I have been wondering about it myself for a long time now. I even thought of developing trading software (bot) that would automatically buy on one exchange and sell on MtGox. The price difference inbetween BTC-e and MtGox can be as high as $100/BTC The problem is how to get your cash (US$) out of MtGox? Last time I attempted, I waited – in vain – for almost five weeks and eventually created a support ticket to cancel the wire transfer, bought BTCs at the inflated price and transferred them to CoinBase to cash out. The only way I see to make some profit is this: BTC price fluctuates frantically every 2nd of every hour of every day. So 1. buy low at BTC-e (or CoinBase) or any other exchange, say you buy five BTCs for $800 each = $4K Two. Transfer to MtGox and sell for $900 each, Now you have $4500 cash sitting in your MtGox account that you cannot get out. Three. Wait until BTC price on MtGox drops to BELOW $800, BUY. Say, for example, at $750, you buy six BTCs for the $4500 you have. Four. Transfer back to the exchange you commenced at (or to CoinBase, where ACH withdrawals to US bank accounts take only forty eight hours). Now you’ve ended a round tour with one BTC profit (less transfer fees, which actually should not be more than $100 total). Five. Wait until BTC price is $800 again at this exchange (your startig point), cash-out, or repeat the process.

But. you see where the problem is. I am assuming the BTC price will sway insanely inbetween $750 and $900 in few brief days. What if it doesn’t? what if it drops in value and stays below your commencing price of $800 for a long time, or keeps losing value? But then again, it’s a risk inherit in any speculative trade. And Bitcoin trading is all speculation.

there are many similar question on Bitcoin.SE (search for “arbitrage” to read more).

I’ll attempt to resume what I understood until today on this topic (I’m fairly interested into it, mee too).

There is room to play some arbitrage buying and selling in different exchanges market, but the real problem is the speed of the transactions and keeping your dollars into all you accounts. You need to keep some dollars and some bitcoins in every market you choose to use (mtgox and few others) and buy/sell keeping an eye on the different prices. The problem is when you want to trasfer some bitcoin froma a market to another (it takes time! and some fees) and when you want transfert dollars in/out a market (it takes fees!!). You should check the transfert fees when you stir your dollars and count if it is still valuable.

Why don – t people buy at one exchange and sell at another? Bitcoin Stack Exchange

Без кейворда

Get via App Store Read this post in our app!

Why don't people buy at one exchange and sell at another?

In other words, someone or anyone can just buy from bitstamp and sell to mtgox to make profit.

What’s stopping people from doing so? What’s the catch?

It can’t be that people aren’t aware that they could do it right?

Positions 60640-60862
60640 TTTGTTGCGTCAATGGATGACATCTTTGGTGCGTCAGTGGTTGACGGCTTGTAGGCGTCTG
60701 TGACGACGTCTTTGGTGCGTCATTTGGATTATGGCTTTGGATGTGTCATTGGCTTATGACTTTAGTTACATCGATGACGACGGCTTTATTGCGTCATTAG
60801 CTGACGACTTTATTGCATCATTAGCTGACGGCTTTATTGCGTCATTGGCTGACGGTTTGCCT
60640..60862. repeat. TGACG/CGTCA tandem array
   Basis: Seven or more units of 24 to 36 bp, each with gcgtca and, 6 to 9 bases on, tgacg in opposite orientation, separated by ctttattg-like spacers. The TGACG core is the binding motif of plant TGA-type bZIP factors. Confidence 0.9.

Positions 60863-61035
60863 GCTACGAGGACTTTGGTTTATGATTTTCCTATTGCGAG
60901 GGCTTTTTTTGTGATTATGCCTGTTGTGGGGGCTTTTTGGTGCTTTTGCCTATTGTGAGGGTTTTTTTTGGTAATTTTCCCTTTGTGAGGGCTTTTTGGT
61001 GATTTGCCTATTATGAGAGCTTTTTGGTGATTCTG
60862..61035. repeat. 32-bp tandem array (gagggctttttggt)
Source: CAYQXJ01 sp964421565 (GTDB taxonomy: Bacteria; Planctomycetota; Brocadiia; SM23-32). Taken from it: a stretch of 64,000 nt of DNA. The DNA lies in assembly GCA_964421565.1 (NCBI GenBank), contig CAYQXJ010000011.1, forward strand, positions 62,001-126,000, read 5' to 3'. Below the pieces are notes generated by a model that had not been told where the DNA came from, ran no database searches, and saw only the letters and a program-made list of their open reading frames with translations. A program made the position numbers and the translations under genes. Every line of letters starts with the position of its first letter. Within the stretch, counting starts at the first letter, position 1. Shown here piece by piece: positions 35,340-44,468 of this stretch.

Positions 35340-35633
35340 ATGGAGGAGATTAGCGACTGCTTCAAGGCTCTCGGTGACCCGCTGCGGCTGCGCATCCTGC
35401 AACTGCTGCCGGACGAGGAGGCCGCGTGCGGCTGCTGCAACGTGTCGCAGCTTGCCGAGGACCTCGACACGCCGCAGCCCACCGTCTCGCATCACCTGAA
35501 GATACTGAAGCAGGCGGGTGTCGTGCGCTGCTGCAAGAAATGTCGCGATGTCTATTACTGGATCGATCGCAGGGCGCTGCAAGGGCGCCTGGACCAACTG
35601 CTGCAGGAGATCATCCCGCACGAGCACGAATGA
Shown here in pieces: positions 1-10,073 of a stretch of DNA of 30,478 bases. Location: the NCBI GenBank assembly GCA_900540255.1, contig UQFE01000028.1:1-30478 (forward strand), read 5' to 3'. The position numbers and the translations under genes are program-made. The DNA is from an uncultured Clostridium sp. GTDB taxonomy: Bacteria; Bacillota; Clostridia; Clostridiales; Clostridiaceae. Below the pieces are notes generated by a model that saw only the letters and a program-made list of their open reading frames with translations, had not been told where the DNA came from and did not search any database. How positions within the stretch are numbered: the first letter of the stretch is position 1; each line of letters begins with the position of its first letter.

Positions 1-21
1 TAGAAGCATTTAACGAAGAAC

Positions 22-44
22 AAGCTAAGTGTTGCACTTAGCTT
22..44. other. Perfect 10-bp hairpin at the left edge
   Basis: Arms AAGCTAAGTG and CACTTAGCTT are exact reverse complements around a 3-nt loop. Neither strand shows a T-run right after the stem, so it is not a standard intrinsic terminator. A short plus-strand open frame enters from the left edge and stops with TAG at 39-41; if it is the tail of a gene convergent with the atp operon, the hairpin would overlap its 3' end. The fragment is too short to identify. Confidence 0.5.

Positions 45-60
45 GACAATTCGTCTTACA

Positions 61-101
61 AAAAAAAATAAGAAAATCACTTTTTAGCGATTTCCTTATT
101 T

9 Answers

Many people already do this with bitcoin. In finance, this is called arbitrage trading, or simply arbitrage, sometimes even abbreviated arb.

The reason for the price differences are fees for transferring inbetween the bitcoin exchanges (you have to transfer both, bitcoins and fiat currency for a accomplish cycle) and fees for trading bitcoins against fiat currencies.

Because of the arbitrage traders, who make profits as long as the price difference is big enough, the prices on different exchanges quickly adjust to be right at the border inbetween where the fees eat up the earning and where you make profits.

There is an excellent page, http://bitcoin-analytics.com , which can tell you where there presently are arbitrage oppurtunities. Simply go to the website and click on “Arbitrage”.

I’ve writen software to arbitrage on some US exchanges.

I couldn’t arbitrage without software because:

  1. It was hard to account for all fees to understand if an chance is profitable.
  2. It took a duo of minutes to evaluate opportunities (query an exchange’s order book, query another exchange’s order book, do an evaluation, execute a sell, execute a buy) and by that point the evaluation may be invalid.

Here are the factors that make it hard for me to arbitrage with software:

  1. Petite (fractions of a percent) profit margins. As pointed out earlier everyone in the loop is taking fees.
  2. Petite (seconds to minutes) profitable time windows
  3. Slow (2-8 days) cycle times to budge USD back into position for sale
  4. Large Capital requirements – since the margins are so petite for arbitrage to be worth it on an annual basis takes a lot of assets. For example I might make a few cents or dollars on a $1K sale and purchase of Bitcoin.
  5. Risk – with large capital requirements comes risk of loss. What if a trade becomes unprofitable before the arbitrage completes? What if Bitcoin tanks?

I am interested in non-US exchanges since the spreads are fatter but I expect it will increase some of the issues above, especially fiat cycle time since my base is USD